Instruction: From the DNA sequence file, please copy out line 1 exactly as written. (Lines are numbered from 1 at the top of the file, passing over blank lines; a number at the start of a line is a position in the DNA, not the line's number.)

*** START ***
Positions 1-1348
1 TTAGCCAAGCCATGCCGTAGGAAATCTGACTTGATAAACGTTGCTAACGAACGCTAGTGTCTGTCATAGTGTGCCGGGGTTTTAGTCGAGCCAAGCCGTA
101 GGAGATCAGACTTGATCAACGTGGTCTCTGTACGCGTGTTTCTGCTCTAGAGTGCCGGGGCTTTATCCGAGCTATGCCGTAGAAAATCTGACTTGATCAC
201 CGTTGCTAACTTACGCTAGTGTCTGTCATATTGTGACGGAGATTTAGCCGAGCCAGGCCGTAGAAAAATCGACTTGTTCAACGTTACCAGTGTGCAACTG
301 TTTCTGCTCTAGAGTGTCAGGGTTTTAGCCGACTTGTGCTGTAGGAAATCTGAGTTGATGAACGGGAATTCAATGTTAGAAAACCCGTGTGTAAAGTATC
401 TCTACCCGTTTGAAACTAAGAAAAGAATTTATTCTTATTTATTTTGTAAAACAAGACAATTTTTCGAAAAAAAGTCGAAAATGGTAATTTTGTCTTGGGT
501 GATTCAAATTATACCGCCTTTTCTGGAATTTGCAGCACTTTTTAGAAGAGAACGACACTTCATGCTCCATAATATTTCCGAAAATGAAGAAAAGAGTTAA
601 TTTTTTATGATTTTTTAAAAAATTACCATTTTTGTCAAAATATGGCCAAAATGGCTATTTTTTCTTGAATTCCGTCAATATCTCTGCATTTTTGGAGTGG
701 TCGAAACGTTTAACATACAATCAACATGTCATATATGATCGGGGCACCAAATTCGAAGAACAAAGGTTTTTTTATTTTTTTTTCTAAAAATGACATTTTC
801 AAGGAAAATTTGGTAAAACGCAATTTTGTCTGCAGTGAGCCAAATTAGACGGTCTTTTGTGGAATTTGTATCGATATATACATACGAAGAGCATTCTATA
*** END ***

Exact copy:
Positions 1-1348